toughness are the enduring values..the values of the Assyrian military monarchy.
1. Free and Non-free
2. Agriculture and Trade
a. Agriculture based on farming villages was the principal economic basis
of Assyrian society.
Relief Sculpture--Assyrian art was
primarily concerned with glorifying the king, hunting and war.
IV. Neo-Babylonian Empire--The most tolerant and efficient of the Near
Eastern empires was the Persian.
A. Nebuchadnezzar II--acnieved the final
defeat of the Assyrian empire, defeated Egypt to gain control of Syria and
Palestine, destroyed Jeruselem, carried the people of Judah into exile into
The Bible records that it was Nebuchadnezzar who destroyed Jerusalem, brought
the kingdom of Judah to an end, and carried off the Jews into exile.
B. Grand City of Babylon--King
Nebuchadnezzar II of Babylon dedicated the great Ishtar Gate to the goddess
Ishtar. It was the main entrance into Babylon. King Nebuchadnezzar II performed
elaborate building projects in Babylon around 604-562 BC. His goal was to
beautify his capital. He restored the temple of Marduk, the chief god, and also
built himself a magnificent palace with the famous Hanging Gardens, which was
reported by the Greek historian Herodotus to have been one of the wonders of the
world. Babylon was the cite of the second Hebrew captivity.
V. Persian Empire--The Persian professional
army was very large compared to other ancient armies and relied upon
A. Cyrus the Great--Founder
of the Persian Empire and a member of the Achaemenid dynasty. He founded Persia
by uniting the two original Iranian Tribes- the Medes and the Persians. Although
he was known to be a great conqueror, who at one point controlled one of the
greatest Empires ever seen, he is best remembered for his unprecedented
tolerance and magnanimous He was the Persian king who brought most of the near
east under one government, a man whose mercy to conquered peoples earned him
widespread respect and gave him in history the title "Cyrus the Great."
When he conquered Babylon, he did so to cheers from the Jewish Community, who
welcomed him as a liberator- he allowed the Jews to return to the promised Land.
Dashing Persian Army
I. Control of Media
2. Conquest of Lydia
3. Victory over Babylon
4. Freedom for the Hebrews
B. Expanding the Persian Empire
Persian conqueror of Egypt
Later Cambyses used another animal trick to take
Pelusium and Egypt from the Egyptians. In front of his troops he put up a shield
of animals worshiped by the Egyptians, including cats and ibexes. The Egyptians
backed down and were defeated.
Darius replaced Susa
as capital with Persepolis
Darius was not merely an administrator and, after
curbing several rebellions in various parts of the empire during his first year
in power, he also continued the politic of expansion of his ancestors, toward
the east in India, as well as toward the west and Europe, starting with Thracia.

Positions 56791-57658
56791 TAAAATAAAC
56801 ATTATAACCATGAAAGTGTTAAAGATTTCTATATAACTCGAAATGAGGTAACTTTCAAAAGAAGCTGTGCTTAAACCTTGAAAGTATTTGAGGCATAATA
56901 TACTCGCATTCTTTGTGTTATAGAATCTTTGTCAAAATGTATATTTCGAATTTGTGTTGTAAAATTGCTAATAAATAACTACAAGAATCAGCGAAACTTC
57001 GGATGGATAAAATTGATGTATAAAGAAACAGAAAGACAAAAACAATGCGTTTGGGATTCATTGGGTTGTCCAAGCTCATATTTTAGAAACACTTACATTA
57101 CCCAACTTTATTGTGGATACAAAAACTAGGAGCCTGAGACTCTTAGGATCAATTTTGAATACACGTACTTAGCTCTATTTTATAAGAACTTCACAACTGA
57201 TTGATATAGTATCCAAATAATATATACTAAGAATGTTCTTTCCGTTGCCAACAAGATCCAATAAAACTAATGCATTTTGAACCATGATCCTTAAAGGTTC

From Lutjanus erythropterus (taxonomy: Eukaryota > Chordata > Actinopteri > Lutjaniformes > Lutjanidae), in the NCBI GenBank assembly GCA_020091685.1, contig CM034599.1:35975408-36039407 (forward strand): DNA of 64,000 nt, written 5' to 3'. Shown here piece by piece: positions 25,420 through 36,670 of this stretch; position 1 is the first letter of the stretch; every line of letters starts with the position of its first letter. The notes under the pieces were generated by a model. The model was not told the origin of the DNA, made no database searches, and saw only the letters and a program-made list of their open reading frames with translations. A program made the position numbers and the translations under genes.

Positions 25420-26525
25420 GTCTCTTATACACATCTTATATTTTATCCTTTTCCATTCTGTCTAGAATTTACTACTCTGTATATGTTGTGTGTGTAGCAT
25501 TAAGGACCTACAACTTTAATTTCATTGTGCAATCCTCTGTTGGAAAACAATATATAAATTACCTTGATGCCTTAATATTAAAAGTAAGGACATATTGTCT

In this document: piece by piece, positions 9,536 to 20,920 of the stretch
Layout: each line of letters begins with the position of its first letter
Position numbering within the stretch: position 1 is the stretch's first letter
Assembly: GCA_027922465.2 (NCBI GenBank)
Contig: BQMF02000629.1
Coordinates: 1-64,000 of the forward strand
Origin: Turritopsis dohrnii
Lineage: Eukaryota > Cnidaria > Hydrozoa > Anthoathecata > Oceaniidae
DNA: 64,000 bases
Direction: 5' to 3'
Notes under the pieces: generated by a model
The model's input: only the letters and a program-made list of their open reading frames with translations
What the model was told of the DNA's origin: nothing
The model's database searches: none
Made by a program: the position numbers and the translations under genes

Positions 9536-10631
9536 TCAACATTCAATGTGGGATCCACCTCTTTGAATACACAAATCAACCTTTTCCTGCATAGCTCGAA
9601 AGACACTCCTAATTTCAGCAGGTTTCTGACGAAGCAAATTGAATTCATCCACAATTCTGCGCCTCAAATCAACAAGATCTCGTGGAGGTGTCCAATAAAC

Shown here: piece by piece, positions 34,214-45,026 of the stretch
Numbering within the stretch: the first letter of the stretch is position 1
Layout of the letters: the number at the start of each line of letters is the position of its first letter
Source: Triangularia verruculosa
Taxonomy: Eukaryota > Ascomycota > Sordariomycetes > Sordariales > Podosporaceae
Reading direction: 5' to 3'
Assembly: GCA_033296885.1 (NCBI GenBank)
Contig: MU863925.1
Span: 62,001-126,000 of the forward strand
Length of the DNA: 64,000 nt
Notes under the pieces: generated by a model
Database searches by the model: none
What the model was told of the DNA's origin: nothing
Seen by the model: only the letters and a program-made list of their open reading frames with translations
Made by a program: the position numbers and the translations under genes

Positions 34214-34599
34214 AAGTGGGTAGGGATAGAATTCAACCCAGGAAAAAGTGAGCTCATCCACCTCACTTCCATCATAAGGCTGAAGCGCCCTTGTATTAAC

In 499, some
Ionian Greek cities of the satrapy of
Lydia, under the
leadership of Aristagoras of
against the Persians and set fire to
Sardis. It was not
until 494, with
the naval victory of the Persian fleet at Lade, off the shores of Miletus, and
the recapture of Miletus, that the rebellion was completely curbed. Having thus
subdued the Ionian Greeks, Darius set out to conquer the rest of Greece, which
led to the first Persian War. But his troops were stopped by the Athenians at
the battle of
Marathon in 490
102-120). It was left to his son
Xerxes to lead a
second attempt in 480,
with no more success (2nd Persian War).
The "kings eye" was an official who made annual
inspections of each satrapy.
Coins in Lydia
3. Confrontation with the Greeks--The
historian of the Persian wars was Herodotus.
Governing the Empire
Satrapies were administrative divisions of the Persian Empire, organized to
solve local problems but subservient to the central government, inspected by
visitors called "the king's eyes."
Communication and Transportation
D. Persian Religion
Zoroaster and Zoroastrianism
Zoroaster was the semi-legendary founder of Persia's most influential religion,
which emphasized an ongoing struggle between good and bad divinities.
Zoroastrianism stressed the free will and power of humans to choose between good
and evil. The central sacred text of Zoroastrianism is Zend
Avesta. In Zoroastrianism the evil spirit was known as Ahriman.
The sun god, who became a helper of Ahuramazda and later, in Roman times, the
source of another religion was Mithra.
Dualism: Ahuramazda and Abriman Ahuramazda was the true or good god of
Zoroastrianism, the opponent of the evil god Ahriman, the eventual victor in the
battle for supremacy, the final judge of men. Those who had performed good
deeds would achieve paradise "the House of Song" "the Kingdom of Good
Mithra and Mithraism
5. Hebrew Bible
6. the Exodus
11. the Temple
14. the Pentateuch
16. the Divided Kingdom
17. the Assyrians and the kingdom of Israel
18. Babylonian captivity of the Jews
19. the covenant
21. Byblos, Tyre, and Sidon
22. Phoenician alphabet
24. Tiglath-Pileser I
25. Ashurbanipal and Sennacherib
26. Nimrud and Nineveh
28. Chaldeans and Medes
29. Neo-Babylonian Empire
30. Nebuchadnezzar II
31. Hanging Gardens of Babylon
33. Archaemenid dynasty
34. Ishtar Gate
35. Cyrus the Great
37. Cambyses II
39. Susa and Persepolis
41. the Royal Road
42. the "king's eye"
46. the Zend Avesta
48. the House of Song